It is my contention that a close reading of the GMC guidance shows that the guidance makes it explicitly clear that the professional responsibility to treat/care is above the professional’s right to conscientious objection. The Draft Bill (and I stand to be corrected here) does not appear to contain any such claw-back clause or constraint. This this an important difference, and it raises the question about just how sufficient and fit for purpose the current Bill is. In practice, given that the Bill does not incorporate the proviso in the GMC guidance, the challenge if and when the Bill becomes law will be to settle the prioritisation and possible conflict between the professional duty to treat or care, and the legal right to conscientious objection.
A second point is that whist the distinction between Trust responsibility and individual responsibility put forward is welcome, it raises the question of a lawful conscientious objector becoming a tortfeasor. Let us examine the following practical situations: if I initiate a particular course of treatment and later assess that treatment to be medically futile, or if I have responsibility for the care of a patient who has now developed a clinical state requiring a particular course of treatment to which the patient consents but to which I (the doctor) now wish to conscientiously object, what will be the response of the law in its current form? May I simply walk away from the patient?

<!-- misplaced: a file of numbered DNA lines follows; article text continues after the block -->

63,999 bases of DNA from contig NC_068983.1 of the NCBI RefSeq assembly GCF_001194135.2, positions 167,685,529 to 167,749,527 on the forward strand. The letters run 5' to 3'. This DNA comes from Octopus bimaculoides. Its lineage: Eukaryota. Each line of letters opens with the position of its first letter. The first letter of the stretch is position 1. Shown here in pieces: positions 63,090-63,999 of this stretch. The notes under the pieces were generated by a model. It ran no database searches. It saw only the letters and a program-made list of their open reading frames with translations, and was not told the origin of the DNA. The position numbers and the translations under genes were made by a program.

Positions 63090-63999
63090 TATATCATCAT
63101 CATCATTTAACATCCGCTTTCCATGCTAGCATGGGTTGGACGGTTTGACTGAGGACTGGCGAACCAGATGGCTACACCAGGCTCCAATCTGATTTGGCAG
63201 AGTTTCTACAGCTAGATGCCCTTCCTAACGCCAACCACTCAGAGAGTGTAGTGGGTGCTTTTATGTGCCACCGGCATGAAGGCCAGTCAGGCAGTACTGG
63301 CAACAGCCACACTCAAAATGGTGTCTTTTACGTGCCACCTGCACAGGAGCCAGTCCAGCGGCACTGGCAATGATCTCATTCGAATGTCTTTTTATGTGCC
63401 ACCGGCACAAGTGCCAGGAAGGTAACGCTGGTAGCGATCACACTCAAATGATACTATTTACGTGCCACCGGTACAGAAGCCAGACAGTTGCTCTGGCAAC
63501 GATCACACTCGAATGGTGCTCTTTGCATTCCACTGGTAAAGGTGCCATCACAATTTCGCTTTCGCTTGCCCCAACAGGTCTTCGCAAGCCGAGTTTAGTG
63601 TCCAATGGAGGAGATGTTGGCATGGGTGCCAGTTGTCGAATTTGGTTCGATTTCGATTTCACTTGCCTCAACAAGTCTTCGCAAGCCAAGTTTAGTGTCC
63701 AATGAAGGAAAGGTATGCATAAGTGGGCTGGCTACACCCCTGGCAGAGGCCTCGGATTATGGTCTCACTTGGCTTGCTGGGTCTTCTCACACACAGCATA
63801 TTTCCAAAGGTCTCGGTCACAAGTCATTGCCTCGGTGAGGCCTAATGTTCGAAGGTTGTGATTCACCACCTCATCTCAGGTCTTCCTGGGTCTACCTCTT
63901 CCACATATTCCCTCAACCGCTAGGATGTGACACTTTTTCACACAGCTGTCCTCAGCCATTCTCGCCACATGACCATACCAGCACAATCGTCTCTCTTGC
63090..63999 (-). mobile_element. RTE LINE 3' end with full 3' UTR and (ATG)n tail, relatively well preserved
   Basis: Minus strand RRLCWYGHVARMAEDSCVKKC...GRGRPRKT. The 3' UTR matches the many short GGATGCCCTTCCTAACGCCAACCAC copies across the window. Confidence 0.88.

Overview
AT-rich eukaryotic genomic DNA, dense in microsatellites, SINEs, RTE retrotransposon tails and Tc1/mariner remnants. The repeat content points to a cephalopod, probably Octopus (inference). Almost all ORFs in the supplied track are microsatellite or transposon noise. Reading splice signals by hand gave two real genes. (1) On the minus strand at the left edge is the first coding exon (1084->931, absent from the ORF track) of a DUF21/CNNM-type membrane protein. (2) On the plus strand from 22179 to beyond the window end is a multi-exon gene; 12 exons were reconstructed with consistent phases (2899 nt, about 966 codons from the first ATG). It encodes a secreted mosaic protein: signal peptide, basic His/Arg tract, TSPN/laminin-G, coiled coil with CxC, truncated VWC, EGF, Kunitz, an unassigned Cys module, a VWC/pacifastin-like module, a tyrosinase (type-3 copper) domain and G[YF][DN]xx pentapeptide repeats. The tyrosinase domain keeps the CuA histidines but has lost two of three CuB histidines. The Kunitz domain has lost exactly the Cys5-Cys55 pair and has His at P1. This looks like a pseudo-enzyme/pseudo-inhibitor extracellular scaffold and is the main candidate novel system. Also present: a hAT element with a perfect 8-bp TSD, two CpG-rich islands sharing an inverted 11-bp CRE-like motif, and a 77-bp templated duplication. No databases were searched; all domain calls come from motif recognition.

Under the GMC guidance, the answer would be yes, but only if I could find another colleague who is willing and able to continue from where I conscientiously wish to leave; if I cannot find such a colleague, then I may not. If responsibility in these instances, as Mary seeks to argue, is always wholly that of the health institutions, then health institutions must ensure that at every point in time there is some professional man or woman who will be willing and able to stand in for the conscientious objector(s), or at least, procure the services of such a professional person or persons. This would seem onerous and may have far-reaching public policy implications (a subject outside the scope of this brief comment). It must however be observed that the proviso in the GMC guidance properly locates responsibility for the treatment or care of the patient in the professional man or woman, such that where no such willing and able colleague(s) is found, then there is a professional or ethical responsibility or duty to treat/care (whether it be withholding, withdrawing or continuing treatment/care). If I walked away, I am a lawful conscientious objector (under this Bill) but might I also be a tortfeasor for refusing to discontinue or withhold or withdraw (as the case may be) my own treatment contrary to a competent patient’s expressed choice and when no other colleague is willing and able to do so?